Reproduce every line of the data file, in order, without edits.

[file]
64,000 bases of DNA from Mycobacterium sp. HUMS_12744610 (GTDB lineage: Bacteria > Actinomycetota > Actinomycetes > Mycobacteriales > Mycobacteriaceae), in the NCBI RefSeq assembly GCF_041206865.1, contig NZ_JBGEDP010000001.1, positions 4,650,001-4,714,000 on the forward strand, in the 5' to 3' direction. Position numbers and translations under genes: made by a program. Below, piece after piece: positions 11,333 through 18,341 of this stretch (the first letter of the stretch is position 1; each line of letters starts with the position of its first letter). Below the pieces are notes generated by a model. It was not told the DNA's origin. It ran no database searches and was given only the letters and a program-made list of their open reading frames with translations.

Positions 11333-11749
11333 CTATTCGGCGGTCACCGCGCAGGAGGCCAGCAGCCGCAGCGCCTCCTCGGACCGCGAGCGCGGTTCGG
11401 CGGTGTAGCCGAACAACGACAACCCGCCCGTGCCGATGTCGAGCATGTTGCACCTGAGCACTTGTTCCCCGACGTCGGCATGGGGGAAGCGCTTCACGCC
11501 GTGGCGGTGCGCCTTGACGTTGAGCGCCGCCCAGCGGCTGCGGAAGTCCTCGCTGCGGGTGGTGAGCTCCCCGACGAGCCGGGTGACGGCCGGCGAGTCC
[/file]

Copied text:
64,000 bases of DNA from Mycobacterium sp. HUMS_12744610 (GTDB lineage: Bacteria > Actinomycetota > Actinomycetes > Mycobacteriales > Mycobacteriaceae), in the NCBI RefSeq assembly GCF_041206865.1, contig NZ_JBGEDP010000001.1, positions 4,650,001-4,714,000 on the forward strand, in the 5' to 3' direction. Position numbers and translations under genes: made by a program. Below, piece after piece: positions 11,333 through 18,341 of this stretch (the first letter of the stretch is position 1; each line of letters starts with the position of its first letter). Below the pieces are notes generated by a model. It was not told the DNA's origin. It ran no database searches and was given only the letters and a program-made list of their open reading frames with translations.

Positions 11333-11749
11333 CTATTCGGCGGTCACCGCGCAGGAGGCCAGCAGCCGCAGCGCCTCCTCGGACCGCGAGCGCGGTTCGG
11401 CGGTGTAGCCGAACAACGACAACCCGCCCGTGCCGATGTCGAGCATGTTGCACCTGAGCACTTGTTCCCCGACGTCGGCATGGGGGAAGCGCTTCACGCC
11501 GTGGCGGTGCGCCTTGACGTTGAGCGCCGCCCAGCGGCTGCGGAAGTCCTCGCTGCGGGTGGTGAGCTCCCCGACGAGCCGGGTGACGGCCGGCGAGTCC